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Published in 2002, The War of Art by Steven Pressfield is about breaking through blocks that hold you back and disciplining yourself to do important work and pursue your calling. This book is aimed at creative artists, especially writers. But it contains lessons for anyone pursuing growth in any area who feels blocked by self-sabotaging behavior or failure to act.

The War of Art BookThe premise of The War of Art is that there are hidden forces working against us, leading to inaction, distraction, procrastination, complacency, fear and self-destructive behavior. The author calls these forces “resistance.” They exist within us as negative tendencies or programming in our subconscious. The resistance may also be outside us, as in associations with the wrong people, or addiction to distractions (which today includes social media).

Resistance doesn’t only affect writers. It hits people in endeavors such as business, education, breaking bad habits and even, wrote Pressfield, “Any diet or health regimen.” The back cover blurb says, “Dream about writing the great American novel? Regret not finishing your paintings? Wish you could start dieting or exercising today? Hope to run a marathon some day? Resistance is what holds us back from these undertakings.”

The War of Art is divided into three parts. In part one, Defining The Enemy, Pressfield describes the insidious nature of resistance. He explains it from his perspective as a writer, but lists many activities that elicit resistance. This includes any pursuit that calls for rejecting instant gratification in favor of long-term growth, health or integrity. He also warns of the cost of giving in to resistance.

In part two, Combatting Resistance, you’re encouraged that resistance can be beaten. The way is by turning pro and ceasing to act like an amateur. You learn that this is not an easy task. You only turn pro by practicing self-discipline and pursuing self-mastery for life.

Here’s a partial list of what Pressfield says turning pro looks like:

1. The pro shows up every day no matter what.
2. The pro is committed for the long haul.
3. The pro knows the stakes are high and real.
4. The pro masters the technique of their craft.
5. The pro doesn’t accept excuses.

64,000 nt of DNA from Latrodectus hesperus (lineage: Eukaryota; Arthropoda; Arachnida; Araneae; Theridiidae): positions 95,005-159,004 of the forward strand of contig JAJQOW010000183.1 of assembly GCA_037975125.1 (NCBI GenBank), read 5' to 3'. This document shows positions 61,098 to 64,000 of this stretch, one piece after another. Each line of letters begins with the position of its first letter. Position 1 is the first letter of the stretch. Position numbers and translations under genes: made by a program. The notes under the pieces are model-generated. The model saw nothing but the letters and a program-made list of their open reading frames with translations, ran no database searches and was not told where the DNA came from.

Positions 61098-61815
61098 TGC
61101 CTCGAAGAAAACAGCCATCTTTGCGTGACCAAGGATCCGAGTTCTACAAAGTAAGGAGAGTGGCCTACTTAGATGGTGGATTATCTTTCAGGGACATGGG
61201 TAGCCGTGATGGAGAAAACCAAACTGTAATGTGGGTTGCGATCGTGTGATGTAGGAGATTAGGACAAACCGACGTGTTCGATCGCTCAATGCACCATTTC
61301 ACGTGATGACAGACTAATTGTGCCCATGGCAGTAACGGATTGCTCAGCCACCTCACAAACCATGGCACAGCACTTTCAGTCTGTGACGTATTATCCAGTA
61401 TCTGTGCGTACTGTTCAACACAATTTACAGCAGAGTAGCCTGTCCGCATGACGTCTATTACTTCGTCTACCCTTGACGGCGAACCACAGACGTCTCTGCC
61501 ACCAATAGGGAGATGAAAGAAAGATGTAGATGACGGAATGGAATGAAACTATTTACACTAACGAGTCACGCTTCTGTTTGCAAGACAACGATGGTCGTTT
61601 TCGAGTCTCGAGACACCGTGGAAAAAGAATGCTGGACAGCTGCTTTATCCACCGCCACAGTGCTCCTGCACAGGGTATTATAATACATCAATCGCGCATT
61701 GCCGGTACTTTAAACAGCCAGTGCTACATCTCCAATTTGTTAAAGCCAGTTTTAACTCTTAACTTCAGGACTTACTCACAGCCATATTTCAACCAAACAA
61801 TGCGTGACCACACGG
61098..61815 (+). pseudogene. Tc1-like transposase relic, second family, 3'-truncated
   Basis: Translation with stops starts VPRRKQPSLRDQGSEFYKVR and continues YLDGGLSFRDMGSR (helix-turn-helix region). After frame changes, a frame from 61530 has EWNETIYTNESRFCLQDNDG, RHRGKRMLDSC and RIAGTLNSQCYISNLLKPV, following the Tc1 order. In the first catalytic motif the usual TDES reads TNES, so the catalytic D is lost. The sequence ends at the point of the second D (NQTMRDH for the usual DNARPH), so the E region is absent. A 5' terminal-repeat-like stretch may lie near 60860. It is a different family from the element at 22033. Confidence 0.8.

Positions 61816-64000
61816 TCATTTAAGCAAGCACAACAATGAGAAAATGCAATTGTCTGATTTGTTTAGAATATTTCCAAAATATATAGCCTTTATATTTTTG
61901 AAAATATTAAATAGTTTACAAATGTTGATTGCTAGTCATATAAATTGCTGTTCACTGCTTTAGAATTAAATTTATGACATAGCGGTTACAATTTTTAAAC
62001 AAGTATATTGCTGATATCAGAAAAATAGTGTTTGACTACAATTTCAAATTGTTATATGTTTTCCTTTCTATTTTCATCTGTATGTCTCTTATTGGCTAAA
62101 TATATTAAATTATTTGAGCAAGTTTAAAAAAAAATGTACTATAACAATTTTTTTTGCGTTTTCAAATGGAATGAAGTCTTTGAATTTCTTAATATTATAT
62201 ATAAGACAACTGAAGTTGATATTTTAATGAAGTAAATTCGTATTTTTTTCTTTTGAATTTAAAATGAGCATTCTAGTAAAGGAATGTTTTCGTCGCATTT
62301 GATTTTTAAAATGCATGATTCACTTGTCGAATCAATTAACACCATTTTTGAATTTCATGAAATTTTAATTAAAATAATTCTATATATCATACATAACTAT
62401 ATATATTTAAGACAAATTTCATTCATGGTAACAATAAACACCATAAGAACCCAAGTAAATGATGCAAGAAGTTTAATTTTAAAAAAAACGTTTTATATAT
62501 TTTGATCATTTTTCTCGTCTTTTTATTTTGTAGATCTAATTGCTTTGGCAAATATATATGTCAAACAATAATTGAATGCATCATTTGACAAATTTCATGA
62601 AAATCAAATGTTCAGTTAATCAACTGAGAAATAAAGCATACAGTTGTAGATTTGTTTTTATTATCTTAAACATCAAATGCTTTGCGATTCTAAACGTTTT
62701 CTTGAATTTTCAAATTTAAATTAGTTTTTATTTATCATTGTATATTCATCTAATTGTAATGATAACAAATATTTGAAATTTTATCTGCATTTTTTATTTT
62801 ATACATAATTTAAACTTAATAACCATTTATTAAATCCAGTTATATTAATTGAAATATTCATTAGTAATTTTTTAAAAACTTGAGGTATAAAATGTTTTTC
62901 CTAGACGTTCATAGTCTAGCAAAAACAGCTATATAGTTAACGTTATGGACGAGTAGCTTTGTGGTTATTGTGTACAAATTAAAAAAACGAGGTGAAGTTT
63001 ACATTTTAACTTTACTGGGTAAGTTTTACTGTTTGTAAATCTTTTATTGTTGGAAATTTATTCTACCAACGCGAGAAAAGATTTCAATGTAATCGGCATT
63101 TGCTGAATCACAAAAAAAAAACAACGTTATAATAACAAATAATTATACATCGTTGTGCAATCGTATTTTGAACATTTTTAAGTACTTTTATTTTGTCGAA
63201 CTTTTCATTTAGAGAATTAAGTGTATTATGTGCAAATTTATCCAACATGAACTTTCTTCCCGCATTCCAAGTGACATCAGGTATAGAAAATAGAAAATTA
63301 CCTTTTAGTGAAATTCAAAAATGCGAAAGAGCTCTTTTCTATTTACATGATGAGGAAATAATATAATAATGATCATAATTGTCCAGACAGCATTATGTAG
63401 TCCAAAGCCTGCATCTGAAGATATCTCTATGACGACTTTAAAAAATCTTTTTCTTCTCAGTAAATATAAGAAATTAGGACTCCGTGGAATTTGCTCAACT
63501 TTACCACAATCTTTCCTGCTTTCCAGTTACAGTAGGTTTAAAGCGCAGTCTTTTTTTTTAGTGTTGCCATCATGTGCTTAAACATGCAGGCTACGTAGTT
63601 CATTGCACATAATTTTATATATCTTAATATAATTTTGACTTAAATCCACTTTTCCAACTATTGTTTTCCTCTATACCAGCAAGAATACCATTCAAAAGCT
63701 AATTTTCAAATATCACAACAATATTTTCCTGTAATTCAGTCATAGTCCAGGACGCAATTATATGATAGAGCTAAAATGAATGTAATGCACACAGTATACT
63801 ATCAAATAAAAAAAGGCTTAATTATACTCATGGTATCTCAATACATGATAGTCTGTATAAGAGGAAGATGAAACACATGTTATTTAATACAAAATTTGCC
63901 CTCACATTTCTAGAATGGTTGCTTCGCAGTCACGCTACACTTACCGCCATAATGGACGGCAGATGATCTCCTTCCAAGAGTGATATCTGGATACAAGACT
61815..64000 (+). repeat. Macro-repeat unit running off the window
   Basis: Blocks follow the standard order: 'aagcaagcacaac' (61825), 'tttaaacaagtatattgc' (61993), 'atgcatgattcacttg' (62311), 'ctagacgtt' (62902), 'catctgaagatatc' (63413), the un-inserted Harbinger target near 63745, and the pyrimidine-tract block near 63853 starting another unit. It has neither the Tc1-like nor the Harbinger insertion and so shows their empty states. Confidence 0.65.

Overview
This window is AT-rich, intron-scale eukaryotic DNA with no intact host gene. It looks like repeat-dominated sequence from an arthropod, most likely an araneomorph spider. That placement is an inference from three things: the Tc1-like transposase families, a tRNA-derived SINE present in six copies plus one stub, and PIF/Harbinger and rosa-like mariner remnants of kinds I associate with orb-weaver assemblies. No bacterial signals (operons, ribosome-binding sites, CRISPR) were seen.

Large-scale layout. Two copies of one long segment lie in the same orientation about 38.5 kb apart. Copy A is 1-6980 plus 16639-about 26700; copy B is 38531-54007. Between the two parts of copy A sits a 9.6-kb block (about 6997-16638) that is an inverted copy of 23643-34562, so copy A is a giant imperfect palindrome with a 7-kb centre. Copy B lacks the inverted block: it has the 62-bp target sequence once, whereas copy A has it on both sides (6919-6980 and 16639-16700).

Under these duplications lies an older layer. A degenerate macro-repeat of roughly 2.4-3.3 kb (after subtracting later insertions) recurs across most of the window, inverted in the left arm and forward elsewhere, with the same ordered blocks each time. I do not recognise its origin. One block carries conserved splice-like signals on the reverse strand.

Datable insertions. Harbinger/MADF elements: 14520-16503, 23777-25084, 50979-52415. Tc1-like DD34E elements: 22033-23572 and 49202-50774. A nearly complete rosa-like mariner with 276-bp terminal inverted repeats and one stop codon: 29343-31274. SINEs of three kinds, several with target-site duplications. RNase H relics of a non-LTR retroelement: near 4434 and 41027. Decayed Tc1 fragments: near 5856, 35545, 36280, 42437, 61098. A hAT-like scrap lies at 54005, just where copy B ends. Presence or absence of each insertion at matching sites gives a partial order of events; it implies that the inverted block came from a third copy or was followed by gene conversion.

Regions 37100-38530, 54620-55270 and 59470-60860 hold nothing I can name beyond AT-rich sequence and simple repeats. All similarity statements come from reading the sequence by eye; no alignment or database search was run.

6. The pro keeps working with the cards he is dealt.
7. The pro is a student of the game for life and open to coaching.
8. The pro reinvents himself.
9. The pro endures adversity.
10. The pro is patient.

The third part of The War of Art is called, Beyond Resistance: Higher Realm. Some readers might find this part strange or even off-putting as it touches on spiritual / metaphysical topics. The author uses the term “muse” or even “angels” to describe the invisible source of inspiration that spurs us on to do our work. However, depending on your belief system, you could conceptualize this two ways:

One, this is the subconscious. This powerful part of our mind stores everything we’ve ever seen, read and experienced and can call it up into conscious awareness. It can also assemble old ideas and knowledge into new combinations. It is the wellspring of our creativity. Two, there’s a universal consciousness. This is a higher power, creative in nature, and possessing all knowledge. We are connected to it, or one with it in individualized form. We can call on it. But we can also cut ourselves off from this inspiration if we identify only with the ego and physical self.

The second interpretation appears more powerful, infinitely so. In either case, the author does not suggest just sitting around to pray, meditate, or think positive. The key is setting an intention and then starting the work. You commit to show up and simply begin no matter what. As you begin, you ask for guidance (“invoke the muse”), and the beneficent unseen forces show up. You’re inspired to keep taking action. You’re infused with energy. Ideas keep popping into your head.

A core message is that we are creative and growth-oriented beings by nature, and we have a channel to a creative source. Failure to act on our higher urges, do our work and create something or grow as a person means a life unlived, and cheating others out of our potential contributions.

Pressfield has a unique and impactful style. There are a couple F bombs, but colorful language is not gratuitous. At 165 pages, you can zip through the book quickly, especially because some pages contain only one paragraph. I can understand how this book might not be everyone’s cup of tea, but as a fitness professional and a writer, it resonated strongly with me. On the cover, a blurb from Esquire says, “… a kick in the ass.” That’s exactly how I’d describe it too.

Get the book – this is our Amazon Associate’s link:

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